In a lovely bay off Lake Huron in Ontario, Canada, an Anglican Church sits just off the sea shore. It is a tourist attraction and you gently open the door—it is always open—and gaze about the worship space. Immediately, your eyes are drawn to the pulpit, the ambo. It is the actual bow portion of a boat, freshly sanded and painted, jutting out into the nave. The minister literally “comes aboard” the boat of the church and moves to the bow to preach.
Of course, this nautical feature at St. John the Evangelist Church is not some kind of modern innovation. We just heard the story of Jesus coming to Lake Gennesaret (another name for the Sea of Galilee) and borrowing Simon Peter’s boat. He asked to be shoved off a bit where he could preach and teach the crowds who were following him. The boats was available, though, because Peter and his partners had used them all night, fishing, and had not caught a thing,…not even a minnow. So Jesus “comes aboard” Simon’s boat and teaches the Good News to the crowds.
Completing his preaching and teaching, Jesus says to Simon, “Duc in Altum,” the Latin translation of the Greek in Luke’s Gospel: “Put out into deep water,” or, more literally, “draw out into the deep.” The command here can mean, quite literally, “Put out into the deep water,” but the Greek word has other, deeper meanings as well. One commentator notes that while this word may have a negative meaning—such as “the unknown, spiritual darkness, disorder, danger”--it can also be used in a variety of productive ways—“fullness, immeasurable insight, infinite knowledge.”(1)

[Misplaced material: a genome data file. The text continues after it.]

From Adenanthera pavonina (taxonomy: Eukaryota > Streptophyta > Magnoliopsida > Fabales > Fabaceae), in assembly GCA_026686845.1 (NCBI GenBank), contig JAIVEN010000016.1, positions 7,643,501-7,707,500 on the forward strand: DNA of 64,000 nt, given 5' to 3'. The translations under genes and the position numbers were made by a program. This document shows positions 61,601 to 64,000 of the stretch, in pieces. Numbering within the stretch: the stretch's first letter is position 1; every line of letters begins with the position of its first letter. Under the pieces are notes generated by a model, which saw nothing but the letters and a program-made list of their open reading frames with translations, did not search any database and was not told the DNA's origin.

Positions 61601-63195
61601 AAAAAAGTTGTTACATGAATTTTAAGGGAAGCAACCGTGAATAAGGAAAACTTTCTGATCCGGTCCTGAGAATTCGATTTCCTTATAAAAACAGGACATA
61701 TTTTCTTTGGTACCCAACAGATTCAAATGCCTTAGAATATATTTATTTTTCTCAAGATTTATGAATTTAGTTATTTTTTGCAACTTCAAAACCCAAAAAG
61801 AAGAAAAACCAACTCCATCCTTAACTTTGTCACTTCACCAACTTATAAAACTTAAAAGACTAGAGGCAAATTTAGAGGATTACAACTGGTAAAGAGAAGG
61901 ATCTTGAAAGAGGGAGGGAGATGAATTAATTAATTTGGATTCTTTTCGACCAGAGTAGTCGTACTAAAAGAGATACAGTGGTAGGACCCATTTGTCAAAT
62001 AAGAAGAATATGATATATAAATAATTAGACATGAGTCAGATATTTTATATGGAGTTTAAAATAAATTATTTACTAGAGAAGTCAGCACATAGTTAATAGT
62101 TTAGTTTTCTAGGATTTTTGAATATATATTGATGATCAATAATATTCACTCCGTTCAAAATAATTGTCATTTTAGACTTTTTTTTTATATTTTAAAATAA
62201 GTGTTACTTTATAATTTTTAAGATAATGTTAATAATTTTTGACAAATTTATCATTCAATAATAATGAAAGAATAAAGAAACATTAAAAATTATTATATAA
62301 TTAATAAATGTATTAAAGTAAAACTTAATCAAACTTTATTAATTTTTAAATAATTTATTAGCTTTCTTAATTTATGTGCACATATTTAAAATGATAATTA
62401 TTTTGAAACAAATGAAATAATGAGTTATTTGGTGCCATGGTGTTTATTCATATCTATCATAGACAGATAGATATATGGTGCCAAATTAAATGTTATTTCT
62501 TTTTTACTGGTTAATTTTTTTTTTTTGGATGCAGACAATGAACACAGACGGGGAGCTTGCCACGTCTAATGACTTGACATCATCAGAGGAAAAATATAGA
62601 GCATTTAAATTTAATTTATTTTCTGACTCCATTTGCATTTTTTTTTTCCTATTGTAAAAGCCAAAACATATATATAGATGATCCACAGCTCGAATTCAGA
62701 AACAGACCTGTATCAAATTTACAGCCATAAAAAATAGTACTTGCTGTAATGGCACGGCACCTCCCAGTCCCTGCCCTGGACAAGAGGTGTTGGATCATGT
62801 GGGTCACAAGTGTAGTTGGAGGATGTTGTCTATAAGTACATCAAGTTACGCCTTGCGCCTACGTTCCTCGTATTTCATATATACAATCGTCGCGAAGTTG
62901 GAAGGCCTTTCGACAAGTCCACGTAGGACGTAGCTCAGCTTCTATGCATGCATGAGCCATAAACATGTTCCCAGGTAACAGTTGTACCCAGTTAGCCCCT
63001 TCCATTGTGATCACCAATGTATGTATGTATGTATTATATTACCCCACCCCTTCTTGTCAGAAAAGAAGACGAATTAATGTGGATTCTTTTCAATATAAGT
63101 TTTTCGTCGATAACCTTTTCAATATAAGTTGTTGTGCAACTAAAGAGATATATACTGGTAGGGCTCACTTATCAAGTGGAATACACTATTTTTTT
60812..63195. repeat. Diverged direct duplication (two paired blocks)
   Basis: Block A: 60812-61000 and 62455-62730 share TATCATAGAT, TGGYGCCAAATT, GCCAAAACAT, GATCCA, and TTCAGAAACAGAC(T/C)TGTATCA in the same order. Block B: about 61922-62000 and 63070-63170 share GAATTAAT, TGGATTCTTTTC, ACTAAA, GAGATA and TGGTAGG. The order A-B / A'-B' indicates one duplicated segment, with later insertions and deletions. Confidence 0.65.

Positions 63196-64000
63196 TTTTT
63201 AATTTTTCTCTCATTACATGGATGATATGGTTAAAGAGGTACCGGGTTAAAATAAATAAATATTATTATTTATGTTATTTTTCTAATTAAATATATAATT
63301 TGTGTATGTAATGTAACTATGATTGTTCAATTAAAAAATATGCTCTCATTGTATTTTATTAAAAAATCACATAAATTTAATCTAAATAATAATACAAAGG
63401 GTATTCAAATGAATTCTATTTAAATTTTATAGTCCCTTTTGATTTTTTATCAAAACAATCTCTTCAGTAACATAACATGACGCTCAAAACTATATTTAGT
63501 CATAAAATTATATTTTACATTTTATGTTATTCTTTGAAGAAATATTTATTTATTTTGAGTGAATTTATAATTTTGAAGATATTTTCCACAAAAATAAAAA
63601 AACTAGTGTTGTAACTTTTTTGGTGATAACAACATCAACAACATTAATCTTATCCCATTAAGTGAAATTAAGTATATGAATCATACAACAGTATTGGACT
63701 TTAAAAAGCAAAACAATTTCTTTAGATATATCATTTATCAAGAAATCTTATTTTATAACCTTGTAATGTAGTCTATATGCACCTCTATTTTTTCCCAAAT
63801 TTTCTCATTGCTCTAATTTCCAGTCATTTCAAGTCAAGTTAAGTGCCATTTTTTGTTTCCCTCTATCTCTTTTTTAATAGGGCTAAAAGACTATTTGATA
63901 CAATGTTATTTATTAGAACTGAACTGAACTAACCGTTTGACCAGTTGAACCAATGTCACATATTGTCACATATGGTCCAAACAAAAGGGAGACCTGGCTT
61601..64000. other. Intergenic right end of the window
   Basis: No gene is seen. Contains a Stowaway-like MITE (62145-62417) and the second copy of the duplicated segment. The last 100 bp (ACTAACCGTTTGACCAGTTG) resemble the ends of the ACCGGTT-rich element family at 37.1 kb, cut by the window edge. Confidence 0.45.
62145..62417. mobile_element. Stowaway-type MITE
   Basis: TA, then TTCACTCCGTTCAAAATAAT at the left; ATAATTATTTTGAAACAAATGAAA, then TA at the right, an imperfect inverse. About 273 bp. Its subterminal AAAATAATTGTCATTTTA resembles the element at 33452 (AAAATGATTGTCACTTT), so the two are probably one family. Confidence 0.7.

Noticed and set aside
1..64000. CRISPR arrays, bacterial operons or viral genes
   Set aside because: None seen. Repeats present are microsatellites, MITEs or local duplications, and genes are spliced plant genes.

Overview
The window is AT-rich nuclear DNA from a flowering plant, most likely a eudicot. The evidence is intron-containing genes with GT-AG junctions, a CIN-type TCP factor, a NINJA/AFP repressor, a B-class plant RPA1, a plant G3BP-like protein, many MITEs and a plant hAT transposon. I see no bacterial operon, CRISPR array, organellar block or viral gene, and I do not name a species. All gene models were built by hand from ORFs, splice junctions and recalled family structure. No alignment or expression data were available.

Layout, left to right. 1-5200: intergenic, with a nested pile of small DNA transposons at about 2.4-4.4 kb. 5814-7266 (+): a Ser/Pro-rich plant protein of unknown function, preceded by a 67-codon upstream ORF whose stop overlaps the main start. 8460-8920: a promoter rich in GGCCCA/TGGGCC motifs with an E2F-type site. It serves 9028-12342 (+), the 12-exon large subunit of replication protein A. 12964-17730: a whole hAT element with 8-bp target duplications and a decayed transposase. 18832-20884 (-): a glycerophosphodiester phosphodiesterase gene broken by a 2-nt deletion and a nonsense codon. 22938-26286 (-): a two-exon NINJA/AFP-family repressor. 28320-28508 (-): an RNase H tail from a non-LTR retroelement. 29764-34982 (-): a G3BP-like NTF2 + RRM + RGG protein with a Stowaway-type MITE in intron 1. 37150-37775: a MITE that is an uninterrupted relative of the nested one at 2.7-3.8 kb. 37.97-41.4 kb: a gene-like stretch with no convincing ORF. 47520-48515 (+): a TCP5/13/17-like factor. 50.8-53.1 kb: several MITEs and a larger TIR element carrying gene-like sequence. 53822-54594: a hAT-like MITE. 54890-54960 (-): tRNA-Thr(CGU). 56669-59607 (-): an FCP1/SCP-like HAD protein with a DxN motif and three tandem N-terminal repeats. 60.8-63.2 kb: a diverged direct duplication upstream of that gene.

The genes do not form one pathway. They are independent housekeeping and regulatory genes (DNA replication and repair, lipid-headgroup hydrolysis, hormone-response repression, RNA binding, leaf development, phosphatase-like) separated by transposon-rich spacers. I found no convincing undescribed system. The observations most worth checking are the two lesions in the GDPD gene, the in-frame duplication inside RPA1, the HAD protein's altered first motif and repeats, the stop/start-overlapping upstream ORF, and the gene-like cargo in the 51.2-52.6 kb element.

Across the tradition of the church, faithful followers of Christ have known that Jesus’ invitation has a quality about it that pushes beyond just “get away from the shore for a while.” Instead we are invited on a journey to the deeps precisely where we do not usually tend to go. After all, Simon and his partners had been engaged in the same occupation for a long season of their lives and had never heard their calling put this way before. “Put out into the deep,” Jesus announces. This call can come to deepen faith and expand the use of our baptismal gifts, such as when we engage in music ministry, offering our gifts of
song in the liturgy or joining in a ministry of hospitality to the poor and hungry.
On the other hand, the call to put out into the deep can involve our being led to new vocations well outside our usual comfort zone. Sometimes, our response involves both the familiar and yet the risk of faith. In thirty days from today, some of us (or if no rite of election is anticipated this Lent, we can simply refer to “some catechumens”) will join with others to present ourselves for the Lenten journey to Holy Baptism. This rite of election is a profound watershed in itself; we are emphatically following the Lord Jesus’ call to go out into the deep. Gifts of the Spirit will abound at our baptismal waters and the call to go into the deep will be guided by those gifts. But, of course, all of us who are the baptized faithful have been blessed by manifold gifts of the Holy Spirit and every gift awaits a call to go out into the deep. Howard Thurman, a twentieth century African American theologian, civil rights activist, and spiritual counselor spoke of this going into the deep from the perspective of a diver: